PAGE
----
TV production room interaction design?

31 Jan 2010 - 11:33am
6 years ago
2 replies
1140 reads
Tammy Rose

Having spent many years as both an operator and layout designer of
control booths, I would advise getting to know each of the roles. Be
careful to observe how much light they have to work with under
working conditions, what workarounds they currently have in place and
especially, the moments when they need more than two hands. Find out
the best and worst stories: what causes a train wreck and what
careful choreography they pride themselves on when the time pressure
is on.
I've seen things like main power switches near people's feet, one
person asking another across the room to hit a button and audio
boards used as snack surfaces.
Don't assume that it's only about the displays.

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Posted from the new


5 Feb 2010 - 12:34pm
Darian Glover

I've worked in many TV control rooms and each room was usually dedicated to
a specific purpose. Master Control, Production Control, Sub Control, Field
Control (remote truck), etc. In small stations/production houses a control
room may serve multiple purposes throughout the day. The needs of a Master
Control operator are different from a newscast director.

At one station I was at Production Control was used for the morning, noon,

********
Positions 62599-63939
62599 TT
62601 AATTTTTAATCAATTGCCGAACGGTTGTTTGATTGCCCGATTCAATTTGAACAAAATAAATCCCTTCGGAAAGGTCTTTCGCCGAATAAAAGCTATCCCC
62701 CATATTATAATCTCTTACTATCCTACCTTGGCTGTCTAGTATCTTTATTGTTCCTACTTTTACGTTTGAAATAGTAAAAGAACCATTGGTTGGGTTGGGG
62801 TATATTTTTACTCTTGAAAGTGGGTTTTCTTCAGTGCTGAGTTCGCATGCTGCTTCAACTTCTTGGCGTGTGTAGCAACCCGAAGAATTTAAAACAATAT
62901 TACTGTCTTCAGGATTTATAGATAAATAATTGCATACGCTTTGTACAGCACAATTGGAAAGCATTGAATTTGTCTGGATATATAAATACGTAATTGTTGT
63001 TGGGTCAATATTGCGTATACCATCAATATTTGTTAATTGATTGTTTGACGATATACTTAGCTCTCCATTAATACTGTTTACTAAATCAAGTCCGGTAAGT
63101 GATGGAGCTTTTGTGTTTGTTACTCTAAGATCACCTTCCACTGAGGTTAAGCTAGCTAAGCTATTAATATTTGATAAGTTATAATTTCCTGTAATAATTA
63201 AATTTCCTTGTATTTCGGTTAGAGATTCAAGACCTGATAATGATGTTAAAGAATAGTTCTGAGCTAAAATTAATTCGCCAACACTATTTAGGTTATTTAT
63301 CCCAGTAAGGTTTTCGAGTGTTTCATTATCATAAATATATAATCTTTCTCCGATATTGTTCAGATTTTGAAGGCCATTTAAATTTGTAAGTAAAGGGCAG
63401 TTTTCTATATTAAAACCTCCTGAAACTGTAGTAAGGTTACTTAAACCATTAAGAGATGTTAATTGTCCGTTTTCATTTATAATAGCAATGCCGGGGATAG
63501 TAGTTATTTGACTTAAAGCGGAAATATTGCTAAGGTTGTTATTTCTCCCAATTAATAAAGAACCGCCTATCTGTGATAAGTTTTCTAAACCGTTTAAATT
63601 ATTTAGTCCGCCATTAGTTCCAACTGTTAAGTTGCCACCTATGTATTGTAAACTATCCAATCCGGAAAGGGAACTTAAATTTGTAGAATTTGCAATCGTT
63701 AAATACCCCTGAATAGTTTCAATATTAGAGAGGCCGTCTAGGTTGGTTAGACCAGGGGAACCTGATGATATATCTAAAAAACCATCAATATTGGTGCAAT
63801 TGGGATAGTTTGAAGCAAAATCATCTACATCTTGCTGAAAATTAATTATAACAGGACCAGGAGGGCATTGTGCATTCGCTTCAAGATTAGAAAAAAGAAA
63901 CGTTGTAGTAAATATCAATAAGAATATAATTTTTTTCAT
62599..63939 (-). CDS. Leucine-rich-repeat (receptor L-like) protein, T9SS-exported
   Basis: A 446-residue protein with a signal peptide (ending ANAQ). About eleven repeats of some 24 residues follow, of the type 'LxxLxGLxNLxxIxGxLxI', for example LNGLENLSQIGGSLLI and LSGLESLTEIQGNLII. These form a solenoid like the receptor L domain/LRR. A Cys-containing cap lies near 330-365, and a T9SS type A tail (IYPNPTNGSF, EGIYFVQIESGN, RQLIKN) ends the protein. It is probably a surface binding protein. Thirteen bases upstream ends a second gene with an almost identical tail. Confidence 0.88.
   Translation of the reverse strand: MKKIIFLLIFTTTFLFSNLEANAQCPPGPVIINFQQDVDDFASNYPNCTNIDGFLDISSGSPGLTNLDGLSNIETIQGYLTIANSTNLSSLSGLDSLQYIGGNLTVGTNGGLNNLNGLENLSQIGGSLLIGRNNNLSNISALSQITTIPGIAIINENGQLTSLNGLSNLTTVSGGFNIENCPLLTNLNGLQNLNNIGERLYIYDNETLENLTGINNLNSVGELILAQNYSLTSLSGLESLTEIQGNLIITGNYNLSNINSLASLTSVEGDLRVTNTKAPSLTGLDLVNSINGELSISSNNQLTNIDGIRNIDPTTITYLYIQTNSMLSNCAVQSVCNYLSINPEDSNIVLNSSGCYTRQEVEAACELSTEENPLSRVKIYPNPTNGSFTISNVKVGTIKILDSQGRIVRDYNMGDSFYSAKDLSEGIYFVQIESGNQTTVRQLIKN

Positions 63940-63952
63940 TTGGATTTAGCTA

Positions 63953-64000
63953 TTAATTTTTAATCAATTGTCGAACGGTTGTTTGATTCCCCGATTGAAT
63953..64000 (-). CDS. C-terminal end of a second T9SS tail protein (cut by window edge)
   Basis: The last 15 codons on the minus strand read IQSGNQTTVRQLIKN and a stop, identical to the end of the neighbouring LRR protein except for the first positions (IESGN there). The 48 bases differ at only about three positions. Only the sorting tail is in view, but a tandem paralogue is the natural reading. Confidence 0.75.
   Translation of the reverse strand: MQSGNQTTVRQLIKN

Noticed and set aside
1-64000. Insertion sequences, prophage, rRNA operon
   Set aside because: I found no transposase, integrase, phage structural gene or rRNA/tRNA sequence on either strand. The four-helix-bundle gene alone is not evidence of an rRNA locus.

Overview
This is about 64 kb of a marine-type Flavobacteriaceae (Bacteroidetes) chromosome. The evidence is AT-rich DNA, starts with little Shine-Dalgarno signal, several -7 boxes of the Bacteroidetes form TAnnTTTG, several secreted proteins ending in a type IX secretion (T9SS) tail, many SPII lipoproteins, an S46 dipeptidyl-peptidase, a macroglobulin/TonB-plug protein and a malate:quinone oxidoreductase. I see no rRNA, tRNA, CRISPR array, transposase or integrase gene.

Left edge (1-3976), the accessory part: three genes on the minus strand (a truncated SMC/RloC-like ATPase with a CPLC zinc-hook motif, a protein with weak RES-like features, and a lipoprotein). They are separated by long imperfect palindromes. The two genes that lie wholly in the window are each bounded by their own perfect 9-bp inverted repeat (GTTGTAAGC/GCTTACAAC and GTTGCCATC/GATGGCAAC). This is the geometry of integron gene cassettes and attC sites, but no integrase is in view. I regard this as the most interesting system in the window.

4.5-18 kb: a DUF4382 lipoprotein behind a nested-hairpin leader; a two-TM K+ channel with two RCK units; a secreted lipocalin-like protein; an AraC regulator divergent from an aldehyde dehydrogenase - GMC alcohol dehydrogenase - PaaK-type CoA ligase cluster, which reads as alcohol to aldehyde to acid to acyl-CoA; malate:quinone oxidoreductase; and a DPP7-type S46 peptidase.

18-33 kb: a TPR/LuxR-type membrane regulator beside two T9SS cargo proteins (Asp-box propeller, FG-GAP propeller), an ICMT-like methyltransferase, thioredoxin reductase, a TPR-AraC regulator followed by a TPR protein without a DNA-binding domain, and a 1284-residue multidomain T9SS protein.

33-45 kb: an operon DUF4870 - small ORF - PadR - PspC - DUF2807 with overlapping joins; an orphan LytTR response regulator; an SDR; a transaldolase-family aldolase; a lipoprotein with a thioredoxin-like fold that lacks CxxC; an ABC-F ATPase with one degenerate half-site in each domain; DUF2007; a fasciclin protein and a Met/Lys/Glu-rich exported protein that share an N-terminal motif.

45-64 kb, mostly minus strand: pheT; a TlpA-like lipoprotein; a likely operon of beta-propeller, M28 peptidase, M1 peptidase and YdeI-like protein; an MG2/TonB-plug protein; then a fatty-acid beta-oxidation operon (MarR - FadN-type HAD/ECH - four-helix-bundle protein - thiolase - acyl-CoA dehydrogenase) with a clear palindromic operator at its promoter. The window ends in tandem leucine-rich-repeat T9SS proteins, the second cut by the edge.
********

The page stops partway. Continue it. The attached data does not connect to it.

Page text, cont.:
5, 5:30, 6 and 11 pm newscasts. Between the morning and noon newscasts it
was used to produce commercials and some basic editing using the tape
machines in Master Control. Sometimes this was also done in the early
afternoon. Once 3 pm hit Production Control was in pre-production mode for
the newscasts. The morning and noon newscasts were not so demanding,
relying mostly on the elements produced the night before or that could be
put together in an hour or so before the shows went on. Task and workflow
based layouts, such as what Adobe introduced with Lightroom, may be
applicable to your situation.

It would also be nice if today's technology could be used to solve old
problems. For example, I would have loved to have had an audio signal
indicator in addition to the audio level meter. You never knew if a mic was
working unless someone was talking. Having a light indicating the presence
of a signal would have been helpful, say letting you know the anchor's mic
just went dead before you came out of commercial.

Good luck,

On Fri, Jan 29, 2010 at 1:59 AM, steve <stevetaylor123 at> wrote:

> Hi Guys,
> I'm wondering of anyone has any experienced with designing
> interfaces for tv production room monitor-wall / multiviewer
> displays?
> I'm working on an interface for one at the moment which is made up
> of a number of user selected objects such as video tiles, audio
> meters, text displays, clocks and timers (all standard TV production
> tools) and just wondered if anyone has any experience designing for
> this kind of environment that they could share?
> Factors that have come up so far in discussions are legibility of
> displays, font face and size, colour schemes and contrast ratios...
> any advice or discussion is warmly welcomed,
> Cheers,
> Steve.
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